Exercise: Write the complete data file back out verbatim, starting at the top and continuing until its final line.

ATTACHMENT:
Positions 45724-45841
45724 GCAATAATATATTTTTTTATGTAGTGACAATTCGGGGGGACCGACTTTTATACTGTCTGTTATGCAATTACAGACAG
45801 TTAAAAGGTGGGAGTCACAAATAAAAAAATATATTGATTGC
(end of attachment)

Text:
Positions 45724-45841
45724 GCAATAATATATTTTTTTATGTAGTGACAATTCGGGGGGACCGACTTTTATACTGTCTGTTATGCAATTACAGACAG
45801 TTAAAAGGTGGGAGTCACAAATAAAAAAATATATTGATTGC